He Didn’t Make The Debate Stage But Julián Castro Was On The Streets Of LA Talking Homelessness And How To Fix It
Although rules and performance requirement prevented him from joining seven other Democratic candidates on the debate stage, Julian Castro was still out delivering his message. This time he was in Los Angeles’ Skid Row neighborhood to discuss with residents how he, as President, could work to improve the nation’s housing crisis.
The homelessness crisis facing most California cities, including Los Angeles and San Francisco, was once again a national story this week, with the Supreme Court agreeing to pass on hearing arguments in an appeal of Martin vs. Boise, a case concerned with the criminalization of the homeless. That decision leaves the ruling of the 9th Circuit of Appeals, which includes California, in place, which argues that cities can’t criminalize the homeless unless they provide adequate shelter
So it made sense for Castro to use the opportunity to introduce the groundwork for a housing plan that his administration would put forward should he win the 2020 election.
Julián Castro met with residents of LA’s Skid Row to discuss housing issues and the growing homelessness crisis.
Castro said he had visited previously as housing secretary, and believes that the Trump administration — which is considering using law enforcement to clear homeless encampments as part of a federal plan — has taken a hostile stance against the homeless population. As president, Castro said, he would work to reverse the administration’s decisions.
Castro is the third presidential candidate who has publicly toured skid row this year, said Lisa Marlow, communications coordinator of the National Low Income Housing Coalition, a nonprofit that is tracking the candidates’ statements on housing. Vermont Sen. Sanders toured in August and former Texas congressman Beto O’Rourke, who dropped out of the presidential race last month, visited in September.
LA’s Skid Row neighborhood has one of the country’s highest concentrations of people experiencing homelessness.
While walking along the neighborhood, which has one of the largest homeless populations in the country, the former Housing and Urban Development secretary spoke with individuals about his housing plans.
One man, who recognized the candidate and yelled out “Castro,” asked him, “What are you going to do differently than anybody else?”
The Mexican-American contender replied, according to the Los Angeles Times: “I actually put out the boldest housing plan to try and end homelessness by 2028, by creating a lot more housing opportunities for everyone.”
The former San Antonio mayor’s plan, People First Housing, declares that housing is a human right and aims to end chronic homelessness.
His detailed plan addresses the following issues that are contributing to the growing homelessness crisis:
- Making rents more affordable through a renter’s tax credit, increased rental vouchers for at-risk and low-income people, while increasing the availability of adorable housing through new land use and zoning policies.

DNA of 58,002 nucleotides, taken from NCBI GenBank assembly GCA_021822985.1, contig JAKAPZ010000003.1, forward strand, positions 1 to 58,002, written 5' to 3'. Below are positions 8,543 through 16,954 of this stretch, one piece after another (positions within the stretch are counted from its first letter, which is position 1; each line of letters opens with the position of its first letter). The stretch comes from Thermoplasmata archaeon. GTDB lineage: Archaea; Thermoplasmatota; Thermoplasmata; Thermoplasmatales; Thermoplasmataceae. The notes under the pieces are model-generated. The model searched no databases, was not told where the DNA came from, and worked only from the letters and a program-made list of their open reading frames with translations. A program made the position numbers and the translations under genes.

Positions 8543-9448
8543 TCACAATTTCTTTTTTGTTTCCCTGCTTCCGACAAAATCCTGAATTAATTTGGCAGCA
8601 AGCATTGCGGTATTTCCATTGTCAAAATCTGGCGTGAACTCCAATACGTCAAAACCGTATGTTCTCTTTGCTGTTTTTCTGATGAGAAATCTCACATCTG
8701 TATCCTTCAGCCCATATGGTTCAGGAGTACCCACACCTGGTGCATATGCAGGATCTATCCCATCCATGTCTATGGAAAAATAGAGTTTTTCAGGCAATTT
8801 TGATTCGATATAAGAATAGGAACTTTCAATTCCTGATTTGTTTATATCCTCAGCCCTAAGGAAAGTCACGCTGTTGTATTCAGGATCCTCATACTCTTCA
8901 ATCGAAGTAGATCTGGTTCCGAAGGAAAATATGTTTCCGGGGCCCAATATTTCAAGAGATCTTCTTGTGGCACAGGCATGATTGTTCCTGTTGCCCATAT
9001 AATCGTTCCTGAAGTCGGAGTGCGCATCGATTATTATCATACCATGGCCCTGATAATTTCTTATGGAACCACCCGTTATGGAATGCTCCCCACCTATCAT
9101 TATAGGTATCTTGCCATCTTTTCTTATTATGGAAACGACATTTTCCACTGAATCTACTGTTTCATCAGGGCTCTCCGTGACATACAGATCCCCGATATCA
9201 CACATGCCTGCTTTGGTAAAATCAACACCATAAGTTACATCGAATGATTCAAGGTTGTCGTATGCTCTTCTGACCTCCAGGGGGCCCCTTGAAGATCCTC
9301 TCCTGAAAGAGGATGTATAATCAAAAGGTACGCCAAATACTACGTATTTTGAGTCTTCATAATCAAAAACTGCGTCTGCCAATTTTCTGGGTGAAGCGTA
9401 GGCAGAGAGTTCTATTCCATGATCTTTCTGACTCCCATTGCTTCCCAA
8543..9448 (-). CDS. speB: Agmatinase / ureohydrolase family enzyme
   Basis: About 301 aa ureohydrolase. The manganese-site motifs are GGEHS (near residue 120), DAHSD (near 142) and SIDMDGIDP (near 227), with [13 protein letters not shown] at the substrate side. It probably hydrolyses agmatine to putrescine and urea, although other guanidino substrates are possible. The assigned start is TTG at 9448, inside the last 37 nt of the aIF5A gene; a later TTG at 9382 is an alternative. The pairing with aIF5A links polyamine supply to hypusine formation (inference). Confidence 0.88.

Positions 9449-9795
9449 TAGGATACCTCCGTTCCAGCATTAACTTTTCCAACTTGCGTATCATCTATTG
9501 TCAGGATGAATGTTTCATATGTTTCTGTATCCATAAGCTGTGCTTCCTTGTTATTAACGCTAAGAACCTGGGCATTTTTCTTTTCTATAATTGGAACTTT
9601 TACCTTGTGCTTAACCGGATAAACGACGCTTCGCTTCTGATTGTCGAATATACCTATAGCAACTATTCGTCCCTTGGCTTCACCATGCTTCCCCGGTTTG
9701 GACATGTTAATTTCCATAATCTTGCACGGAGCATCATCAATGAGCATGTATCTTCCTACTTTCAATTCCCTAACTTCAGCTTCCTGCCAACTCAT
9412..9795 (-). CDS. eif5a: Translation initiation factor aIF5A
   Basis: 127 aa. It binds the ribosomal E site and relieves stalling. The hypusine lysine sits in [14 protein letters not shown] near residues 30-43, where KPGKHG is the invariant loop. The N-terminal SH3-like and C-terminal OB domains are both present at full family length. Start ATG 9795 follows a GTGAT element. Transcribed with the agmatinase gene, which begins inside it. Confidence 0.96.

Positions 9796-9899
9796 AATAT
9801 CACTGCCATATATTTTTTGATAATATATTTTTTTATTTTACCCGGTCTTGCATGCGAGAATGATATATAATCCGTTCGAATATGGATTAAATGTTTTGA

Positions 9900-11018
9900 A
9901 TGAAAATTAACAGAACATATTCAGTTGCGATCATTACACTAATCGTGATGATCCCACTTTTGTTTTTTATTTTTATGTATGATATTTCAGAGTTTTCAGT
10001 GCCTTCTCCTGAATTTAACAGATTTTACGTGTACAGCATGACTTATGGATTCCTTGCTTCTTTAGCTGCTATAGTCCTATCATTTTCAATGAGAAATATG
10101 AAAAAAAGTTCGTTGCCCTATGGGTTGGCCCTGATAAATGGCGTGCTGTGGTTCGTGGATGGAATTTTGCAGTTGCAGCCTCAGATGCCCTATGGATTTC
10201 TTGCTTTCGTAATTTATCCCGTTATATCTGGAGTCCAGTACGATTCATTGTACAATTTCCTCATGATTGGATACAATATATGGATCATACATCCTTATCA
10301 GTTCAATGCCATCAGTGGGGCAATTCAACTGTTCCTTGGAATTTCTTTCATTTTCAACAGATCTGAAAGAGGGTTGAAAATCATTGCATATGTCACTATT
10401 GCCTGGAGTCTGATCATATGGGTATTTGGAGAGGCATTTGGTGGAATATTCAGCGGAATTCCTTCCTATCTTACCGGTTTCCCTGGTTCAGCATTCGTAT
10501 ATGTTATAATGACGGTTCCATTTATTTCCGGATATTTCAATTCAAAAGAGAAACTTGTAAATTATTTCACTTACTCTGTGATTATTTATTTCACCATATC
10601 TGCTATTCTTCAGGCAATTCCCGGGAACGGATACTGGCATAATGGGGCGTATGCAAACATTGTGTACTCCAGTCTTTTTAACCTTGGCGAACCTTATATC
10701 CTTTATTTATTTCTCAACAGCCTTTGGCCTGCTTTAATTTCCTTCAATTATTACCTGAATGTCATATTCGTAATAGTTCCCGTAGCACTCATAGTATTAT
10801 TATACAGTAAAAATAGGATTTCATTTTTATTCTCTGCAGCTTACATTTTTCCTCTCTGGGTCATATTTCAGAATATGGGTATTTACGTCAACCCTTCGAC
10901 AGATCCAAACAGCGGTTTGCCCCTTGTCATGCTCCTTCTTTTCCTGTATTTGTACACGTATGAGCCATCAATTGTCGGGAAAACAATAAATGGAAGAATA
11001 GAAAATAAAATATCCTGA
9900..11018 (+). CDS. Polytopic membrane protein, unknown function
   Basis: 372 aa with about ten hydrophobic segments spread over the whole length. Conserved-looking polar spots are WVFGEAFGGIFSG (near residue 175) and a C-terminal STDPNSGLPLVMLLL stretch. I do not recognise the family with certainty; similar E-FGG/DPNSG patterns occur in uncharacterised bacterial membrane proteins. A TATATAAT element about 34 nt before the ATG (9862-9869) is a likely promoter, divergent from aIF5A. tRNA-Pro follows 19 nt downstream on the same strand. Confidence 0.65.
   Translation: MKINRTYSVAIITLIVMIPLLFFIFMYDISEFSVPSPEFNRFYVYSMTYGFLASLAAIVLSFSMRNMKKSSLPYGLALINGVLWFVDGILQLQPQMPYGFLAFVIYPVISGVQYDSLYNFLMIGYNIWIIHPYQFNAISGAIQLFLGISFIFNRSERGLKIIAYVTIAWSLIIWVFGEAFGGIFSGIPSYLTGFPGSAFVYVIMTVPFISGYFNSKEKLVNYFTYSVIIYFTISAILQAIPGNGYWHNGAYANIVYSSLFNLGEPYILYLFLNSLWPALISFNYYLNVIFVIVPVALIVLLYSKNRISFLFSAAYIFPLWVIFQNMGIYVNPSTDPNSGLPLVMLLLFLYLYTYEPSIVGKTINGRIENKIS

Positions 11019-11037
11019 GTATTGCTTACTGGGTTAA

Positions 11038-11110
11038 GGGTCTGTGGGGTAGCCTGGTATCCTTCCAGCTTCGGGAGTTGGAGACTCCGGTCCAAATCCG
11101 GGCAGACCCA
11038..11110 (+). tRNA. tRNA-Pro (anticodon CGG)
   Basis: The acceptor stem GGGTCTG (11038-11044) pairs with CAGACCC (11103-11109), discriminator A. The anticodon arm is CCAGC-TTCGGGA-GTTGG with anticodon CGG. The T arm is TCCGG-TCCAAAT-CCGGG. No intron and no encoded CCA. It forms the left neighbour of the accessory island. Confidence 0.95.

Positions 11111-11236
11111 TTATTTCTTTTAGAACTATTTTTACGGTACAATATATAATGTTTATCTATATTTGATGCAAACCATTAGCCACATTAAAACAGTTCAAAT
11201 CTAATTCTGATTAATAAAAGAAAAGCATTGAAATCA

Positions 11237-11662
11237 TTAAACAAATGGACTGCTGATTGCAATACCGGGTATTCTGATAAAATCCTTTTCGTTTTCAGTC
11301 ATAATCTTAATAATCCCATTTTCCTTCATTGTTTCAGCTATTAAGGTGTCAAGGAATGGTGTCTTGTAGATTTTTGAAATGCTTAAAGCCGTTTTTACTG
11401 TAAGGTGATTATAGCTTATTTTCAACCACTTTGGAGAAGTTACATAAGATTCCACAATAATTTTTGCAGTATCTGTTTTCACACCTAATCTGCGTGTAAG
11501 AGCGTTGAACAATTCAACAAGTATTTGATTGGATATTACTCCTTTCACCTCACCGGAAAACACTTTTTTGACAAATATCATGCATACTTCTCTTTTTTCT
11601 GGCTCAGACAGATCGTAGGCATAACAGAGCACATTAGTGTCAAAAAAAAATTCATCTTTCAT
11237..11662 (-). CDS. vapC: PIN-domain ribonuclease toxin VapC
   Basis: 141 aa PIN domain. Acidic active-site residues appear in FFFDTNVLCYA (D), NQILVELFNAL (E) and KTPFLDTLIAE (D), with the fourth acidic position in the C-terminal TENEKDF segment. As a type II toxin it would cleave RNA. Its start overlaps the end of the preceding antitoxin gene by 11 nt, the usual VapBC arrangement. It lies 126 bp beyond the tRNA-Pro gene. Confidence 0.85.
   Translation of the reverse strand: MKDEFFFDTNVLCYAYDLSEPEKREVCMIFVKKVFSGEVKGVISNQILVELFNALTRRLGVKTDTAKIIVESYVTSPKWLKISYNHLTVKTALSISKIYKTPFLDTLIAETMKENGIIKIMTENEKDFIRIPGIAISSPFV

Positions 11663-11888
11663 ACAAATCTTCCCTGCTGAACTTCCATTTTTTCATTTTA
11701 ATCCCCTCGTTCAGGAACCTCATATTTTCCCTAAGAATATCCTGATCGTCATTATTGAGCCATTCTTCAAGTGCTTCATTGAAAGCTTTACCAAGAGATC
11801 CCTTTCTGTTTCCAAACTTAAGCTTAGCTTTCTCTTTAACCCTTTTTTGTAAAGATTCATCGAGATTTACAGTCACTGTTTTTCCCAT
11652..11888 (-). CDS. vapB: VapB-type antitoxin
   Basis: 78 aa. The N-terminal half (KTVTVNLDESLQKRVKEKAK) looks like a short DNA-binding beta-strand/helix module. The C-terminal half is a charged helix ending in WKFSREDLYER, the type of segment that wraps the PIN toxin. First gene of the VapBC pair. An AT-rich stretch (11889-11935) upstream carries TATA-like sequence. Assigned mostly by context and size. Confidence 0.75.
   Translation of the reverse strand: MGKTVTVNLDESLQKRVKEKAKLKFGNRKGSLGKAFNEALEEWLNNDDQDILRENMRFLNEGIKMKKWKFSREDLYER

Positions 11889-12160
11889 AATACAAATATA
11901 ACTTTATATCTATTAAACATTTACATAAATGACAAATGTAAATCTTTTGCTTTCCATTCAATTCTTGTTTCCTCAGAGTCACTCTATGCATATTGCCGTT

- Increase homeownership through additional government programs, increased federal lending and by holding Wall Street accountable in relation to responsible lending.
Through these two approaches, Castro hopes to put an end to the nation’s homelessness crisis by the year 2028. It’s an ambitious goal but one that many say is attainable with clear and concise tools.
Other candidates also have put out housing policy plans.
Amy Klobuchar’s “Housing First Plan” pledges a trillion dollars toward improving housing and poverty reduction. Klobuchar is calling to fund the Housing Trust Fund at a minimum of $40 billion per year. The money would go toward building, fixing and operating homes for low-income families.
Additionally, Klobuchar calls for limiting wait times for housing assistance to three months, down from the nearly two to three years her campaign said Americans may wait on a list. The plan also calls for a new grant program for states to provide temporary support for those at risk of homelessness while they wait for housing assistance.
The senator also proposes creating a federal grant program to help states increase outreach to low-income renters and make them aware of resources available to them. To ease issues connecting low-income renters to affordable housing, Klobuchar also calls for reducing associated fees and streamlining the application process.
California, and Los Angeles in particular, are ground zero for the nation’s affordable housing crisis.
California’s housing crisis continues to swell, fueled by rising rents. This year, L.A. County saw a surge in the number of people sleeping on the streets, in shelters or in their cars, rising to nearly 59,000. More than 36,000 people are homeless in the city of Los Angeles. On skid row, tents and blue tarps line the sidewalks and shopping carts overflow with items.
Notice any needed corrections? Please email us at email@example.com